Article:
HRONICLE OF A FALL
CONCLUSIONS OF A CONVERSATION WITH ELIAS CAPRILESRevised and Corrected by Elías Capriles
In this work, we shall expound the theory of the genesis and development of valueand of values developed by Elías Capriles. This theory has specially called our attentionbecause, although in some senses it returns to more ancient theories, it seems to be theresult of an unerring flight of Athenea’s owl on a dusk that is, no doubt, a vital crossroadsfor humankind, and we believe that it can help us to find the most approppriate path towardresolving the extremely grave ecological, social and individual crisis that we face.
Three Senses of
In order to approach the problem of value and values, we shall begin by consideringthe meaning of the terms
in Heraclitus, Plato and Aristotle. Thisseems relevant because to the ancient Greek the terms in question indicated a function of wisdom that, causing their acts and experience not to contradict their innermost aspirations,allowed them to attain happiness and to masterfully handle practical life. As we all know,this was precisely the avowed aim of classical theories of value and values.If
—the wisdom sought by philosophy—was to Heraclitus, as Caprilessuggests, a wisdom beyond understanding in terms of overvalued concepts, then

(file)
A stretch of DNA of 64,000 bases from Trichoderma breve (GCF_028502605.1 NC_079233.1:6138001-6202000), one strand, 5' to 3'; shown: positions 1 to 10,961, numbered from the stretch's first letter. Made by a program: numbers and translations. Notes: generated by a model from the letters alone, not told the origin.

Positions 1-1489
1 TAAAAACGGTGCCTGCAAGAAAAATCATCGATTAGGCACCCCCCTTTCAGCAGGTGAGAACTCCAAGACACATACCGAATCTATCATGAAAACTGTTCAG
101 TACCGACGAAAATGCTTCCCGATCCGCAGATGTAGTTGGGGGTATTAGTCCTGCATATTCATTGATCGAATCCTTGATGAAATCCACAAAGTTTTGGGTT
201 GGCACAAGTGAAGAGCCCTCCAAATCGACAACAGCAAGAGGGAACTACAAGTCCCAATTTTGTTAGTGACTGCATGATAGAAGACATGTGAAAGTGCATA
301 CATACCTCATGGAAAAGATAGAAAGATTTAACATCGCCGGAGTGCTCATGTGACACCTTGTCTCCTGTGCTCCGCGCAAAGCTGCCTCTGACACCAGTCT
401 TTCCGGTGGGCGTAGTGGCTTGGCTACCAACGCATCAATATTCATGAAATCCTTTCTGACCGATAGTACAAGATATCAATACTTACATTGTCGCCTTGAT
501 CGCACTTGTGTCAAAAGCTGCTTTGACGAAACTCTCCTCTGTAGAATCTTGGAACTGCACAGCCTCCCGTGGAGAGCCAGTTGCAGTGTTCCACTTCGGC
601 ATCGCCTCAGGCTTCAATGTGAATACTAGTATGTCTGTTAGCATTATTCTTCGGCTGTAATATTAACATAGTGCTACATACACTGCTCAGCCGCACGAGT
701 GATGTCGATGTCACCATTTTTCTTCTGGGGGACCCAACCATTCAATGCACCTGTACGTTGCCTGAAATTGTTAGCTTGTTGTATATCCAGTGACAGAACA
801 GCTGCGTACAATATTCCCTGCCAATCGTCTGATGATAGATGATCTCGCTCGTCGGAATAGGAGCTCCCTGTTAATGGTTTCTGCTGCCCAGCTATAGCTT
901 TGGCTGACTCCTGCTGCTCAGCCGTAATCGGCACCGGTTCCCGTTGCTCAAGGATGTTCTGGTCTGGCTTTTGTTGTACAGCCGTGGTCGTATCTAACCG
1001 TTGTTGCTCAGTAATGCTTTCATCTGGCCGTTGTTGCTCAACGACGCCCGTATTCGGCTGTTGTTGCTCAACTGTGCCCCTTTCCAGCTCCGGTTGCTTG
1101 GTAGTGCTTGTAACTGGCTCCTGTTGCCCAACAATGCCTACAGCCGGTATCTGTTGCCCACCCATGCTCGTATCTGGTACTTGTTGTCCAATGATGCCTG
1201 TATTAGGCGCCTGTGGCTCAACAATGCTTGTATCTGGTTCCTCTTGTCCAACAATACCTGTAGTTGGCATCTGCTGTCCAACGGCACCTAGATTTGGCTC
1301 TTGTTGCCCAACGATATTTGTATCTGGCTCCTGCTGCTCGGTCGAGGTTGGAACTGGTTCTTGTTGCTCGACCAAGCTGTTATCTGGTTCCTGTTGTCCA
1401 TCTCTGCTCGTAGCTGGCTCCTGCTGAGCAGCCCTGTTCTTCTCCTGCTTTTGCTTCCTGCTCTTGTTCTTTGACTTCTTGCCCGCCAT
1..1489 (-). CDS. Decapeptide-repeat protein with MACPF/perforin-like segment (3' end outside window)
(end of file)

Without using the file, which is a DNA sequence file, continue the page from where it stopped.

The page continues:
probably was to him the practical-conceptual for-others
function of that wisdom, whichhelped other individuals to gain access to the latter and handled ideas and reality withoutbelieving in the absolute truth or falsehood of concepts and—like the
posited by Nicholas of Cusa—grasping the relativity, interdependence,mutual implication and equal validity of the opposites that thinking projects on the non-conceptual territory of the
which is not confused with our conceptual maps. Asnoted by Hermann Hesse, «each concept is as true as its opposite»: each concept implies itsopposite and refers to it, by contrast with which it is defined, and, if we simply changeviewpoint, perspective or logical type
, its opposite will suit the
as much as it itself does.To Plato,
was the direct apprehension of value. Since to Plato—or, atleast, to
Plato—happiness and the correct handling of proactical life depended on thedirect apprehension of value
, to Aristotle’s teacher the
was also a practicalwisdom that made happiness possible.
Although in the state in which
is active we do not feel anything to be inherently other in erlation toourselves, this phronein functions as spontaneous response to the need for wisdom experienced by «otherindividuals».
In the sense given the term by Russell and Whitehead in
(1910, Oxford UniversityPress).
If we canot turn toward the sun and toward the ideas in order to grasp them directly, we must at least knowthem through their reflections and projections.